A meta-analysis – the largest of its kind to date – suggests that vitamin D supplementation may alleviate symptoms of depression in adults, a finding that will encourage new, high-level clinical trials, researchers say.
Depression is a leading cause of disability worldwide and a major contributor to the global disease burden. However, therapeutic approaches – particularly with regard to antidepressants – remain mixed in their efficacy, and so other methods by which symptoms may be countered have drawn attention.
Cross-sectional studies have observed an association between depressive symptoms and vitamin D deficiency. However, previous analyses looking at the effects of vitamin D supplementation have been inconclusive.
Now, researchers in Finland have carried out an extensive meta-analysis which suggests that vitamin D supplementation may help to alleviate symptoms in adults with depression.
Vitamin D: Essential to immunity and nervous system regulation
Vitamin D, a fat-soluble vitamin synthesised in the body when UV radiation from sunlight hits the skin, is essential to maintaining functions of the body including calcium homeostasis, maintenance of skeleton integrity, regulation of the immune system, and neurodevelopment. Its deficiency has been linked to conditions such as dementia, depression, diabetes, autism, and schizophrenia.
Serotonin (5-hydroxytryptamine, 5-HT), known to be a key contributor to the regulation of mood and anxiety, is strongly associated with the etiology of major depressive disorder and is recognised for its roles within the central nervous system. Vitamin D is also believed to regulate central nervous system functions, disturbances of which have been associated with depression.
However, as vitamin D is only found in a few foods naturally, it is often used in fortification or as a nutritional supplement. As insufficiency is estimated to affect about 50% of the population worldwide, with one billion people across all ethnicities and all age groups believed to have a vitamin D deficiency, its role in human health clearly warrants attention.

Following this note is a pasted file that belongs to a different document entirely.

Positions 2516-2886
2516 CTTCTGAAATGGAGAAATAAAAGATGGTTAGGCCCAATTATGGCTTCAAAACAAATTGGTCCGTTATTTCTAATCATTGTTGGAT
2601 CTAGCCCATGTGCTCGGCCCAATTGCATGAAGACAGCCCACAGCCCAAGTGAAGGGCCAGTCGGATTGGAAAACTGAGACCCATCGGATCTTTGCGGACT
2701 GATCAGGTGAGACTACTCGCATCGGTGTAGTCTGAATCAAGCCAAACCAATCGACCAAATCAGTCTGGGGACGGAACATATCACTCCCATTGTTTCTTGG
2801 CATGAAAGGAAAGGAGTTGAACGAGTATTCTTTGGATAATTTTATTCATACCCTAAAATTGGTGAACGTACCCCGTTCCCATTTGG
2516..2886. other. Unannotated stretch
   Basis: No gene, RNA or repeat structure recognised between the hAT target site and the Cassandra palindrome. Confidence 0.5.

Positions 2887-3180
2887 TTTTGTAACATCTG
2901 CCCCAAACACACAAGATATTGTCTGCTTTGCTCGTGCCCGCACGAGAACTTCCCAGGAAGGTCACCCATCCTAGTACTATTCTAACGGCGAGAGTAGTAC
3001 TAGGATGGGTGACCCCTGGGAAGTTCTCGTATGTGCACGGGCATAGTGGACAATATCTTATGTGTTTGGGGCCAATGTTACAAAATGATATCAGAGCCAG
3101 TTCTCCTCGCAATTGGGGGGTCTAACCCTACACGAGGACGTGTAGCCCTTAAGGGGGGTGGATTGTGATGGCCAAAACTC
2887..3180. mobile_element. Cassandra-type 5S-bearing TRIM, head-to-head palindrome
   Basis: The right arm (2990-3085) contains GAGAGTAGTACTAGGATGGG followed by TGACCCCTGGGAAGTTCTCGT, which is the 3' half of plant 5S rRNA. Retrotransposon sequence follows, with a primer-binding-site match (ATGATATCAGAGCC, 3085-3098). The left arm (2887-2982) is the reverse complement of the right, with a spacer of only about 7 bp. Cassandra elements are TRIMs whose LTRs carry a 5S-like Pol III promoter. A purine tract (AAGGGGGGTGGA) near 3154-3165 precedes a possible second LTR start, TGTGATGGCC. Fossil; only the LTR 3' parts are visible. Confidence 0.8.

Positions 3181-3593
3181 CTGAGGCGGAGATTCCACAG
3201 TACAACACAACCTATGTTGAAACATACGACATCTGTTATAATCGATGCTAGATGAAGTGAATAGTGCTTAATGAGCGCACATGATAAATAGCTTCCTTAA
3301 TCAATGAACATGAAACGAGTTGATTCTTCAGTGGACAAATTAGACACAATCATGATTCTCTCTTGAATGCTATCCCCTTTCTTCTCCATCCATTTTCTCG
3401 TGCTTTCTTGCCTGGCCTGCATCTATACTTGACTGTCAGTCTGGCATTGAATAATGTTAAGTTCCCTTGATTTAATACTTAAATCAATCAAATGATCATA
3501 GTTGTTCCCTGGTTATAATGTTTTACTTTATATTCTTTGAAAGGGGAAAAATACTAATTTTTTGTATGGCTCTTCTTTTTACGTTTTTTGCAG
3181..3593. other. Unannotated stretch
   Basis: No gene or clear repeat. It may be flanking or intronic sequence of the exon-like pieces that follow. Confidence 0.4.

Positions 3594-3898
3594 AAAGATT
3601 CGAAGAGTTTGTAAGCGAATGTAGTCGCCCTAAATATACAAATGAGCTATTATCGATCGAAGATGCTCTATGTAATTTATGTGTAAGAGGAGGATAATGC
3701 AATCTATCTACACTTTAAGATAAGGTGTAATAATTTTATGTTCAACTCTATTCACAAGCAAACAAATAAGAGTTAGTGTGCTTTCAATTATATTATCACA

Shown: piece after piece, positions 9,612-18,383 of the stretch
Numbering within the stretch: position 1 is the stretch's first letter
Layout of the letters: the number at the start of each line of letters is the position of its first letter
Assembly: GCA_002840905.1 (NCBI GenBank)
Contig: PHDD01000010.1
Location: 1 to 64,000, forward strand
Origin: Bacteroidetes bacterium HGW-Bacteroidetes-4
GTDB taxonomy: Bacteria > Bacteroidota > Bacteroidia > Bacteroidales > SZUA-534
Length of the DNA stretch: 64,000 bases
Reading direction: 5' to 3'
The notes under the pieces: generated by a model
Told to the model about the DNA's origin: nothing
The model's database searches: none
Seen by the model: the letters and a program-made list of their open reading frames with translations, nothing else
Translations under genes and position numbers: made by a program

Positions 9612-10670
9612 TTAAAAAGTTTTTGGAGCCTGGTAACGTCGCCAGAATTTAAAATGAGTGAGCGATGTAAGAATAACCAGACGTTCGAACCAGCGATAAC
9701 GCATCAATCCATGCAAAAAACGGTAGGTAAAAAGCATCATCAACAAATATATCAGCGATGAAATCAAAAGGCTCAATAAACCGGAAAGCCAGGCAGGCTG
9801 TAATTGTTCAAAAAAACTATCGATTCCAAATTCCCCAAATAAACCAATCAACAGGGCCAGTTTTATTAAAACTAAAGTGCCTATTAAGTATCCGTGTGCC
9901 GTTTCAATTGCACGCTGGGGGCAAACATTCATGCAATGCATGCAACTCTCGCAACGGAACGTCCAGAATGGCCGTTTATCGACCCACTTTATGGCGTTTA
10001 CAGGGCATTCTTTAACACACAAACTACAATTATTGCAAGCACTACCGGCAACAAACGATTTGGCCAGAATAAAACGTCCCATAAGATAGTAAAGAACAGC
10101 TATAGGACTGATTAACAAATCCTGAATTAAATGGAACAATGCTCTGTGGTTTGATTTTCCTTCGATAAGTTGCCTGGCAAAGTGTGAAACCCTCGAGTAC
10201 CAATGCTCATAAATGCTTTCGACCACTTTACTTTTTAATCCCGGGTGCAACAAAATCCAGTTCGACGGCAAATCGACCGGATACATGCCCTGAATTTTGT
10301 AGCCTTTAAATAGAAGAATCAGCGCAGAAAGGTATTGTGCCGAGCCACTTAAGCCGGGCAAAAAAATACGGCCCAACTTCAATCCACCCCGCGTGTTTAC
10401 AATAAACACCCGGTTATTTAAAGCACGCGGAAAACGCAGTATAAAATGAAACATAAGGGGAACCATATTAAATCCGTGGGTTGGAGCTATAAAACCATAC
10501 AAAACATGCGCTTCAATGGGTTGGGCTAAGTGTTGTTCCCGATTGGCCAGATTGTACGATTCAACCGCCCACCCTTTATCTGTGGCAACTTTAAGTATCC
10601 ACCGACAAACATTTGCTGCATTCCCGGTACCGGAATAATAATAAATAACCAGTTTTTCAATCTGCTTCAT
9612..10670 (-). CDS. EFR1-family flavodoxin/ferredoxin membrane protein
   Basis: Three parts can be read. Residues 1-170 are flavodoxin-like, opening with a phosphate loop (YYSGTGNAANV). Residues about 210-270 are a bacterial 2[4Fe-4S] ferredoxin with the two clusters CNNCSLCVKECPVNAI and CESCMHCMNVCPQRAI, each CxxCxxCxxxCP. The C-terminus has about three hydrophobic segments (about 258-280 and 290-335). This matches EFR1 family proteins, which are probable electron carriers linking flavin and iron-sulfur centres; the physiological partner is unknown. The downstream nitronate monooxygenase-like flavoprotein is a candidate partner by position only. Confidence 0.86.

Dealing with depressive symptoms
The meta-analysis, which was published in Critical Reviews in Food Science and Nutrition, looked at results from 41 studies from around the world investigating the efficacy of vitamin D in alleviating depressive symptoms in adults via randomised placebo-controlled trials. It was carried out in international collaboration between Finnish, Australian, and US researchers.
The results showed vitamin D supplementation to be more effective than a placebo in counteracting depressive symptoms in people with depression. There were major differences in the doses used, but typically the vitamin D supplement was 50–100 μg per day.
Dr Wolfgang Marx, a senior research fellow at Australia’s Deakin University who was involved with the research, told Vitafoods Insights: “Vitamin D is a nutraceutical that has received much research attention; however, individual studies have been somewhat inconsistent. This large meta-analysis provides confidence that vitamin D supplementation may be an effective adjunctive intervention in the management of depression and corroborates the recommendations of recent clinical guidelines.”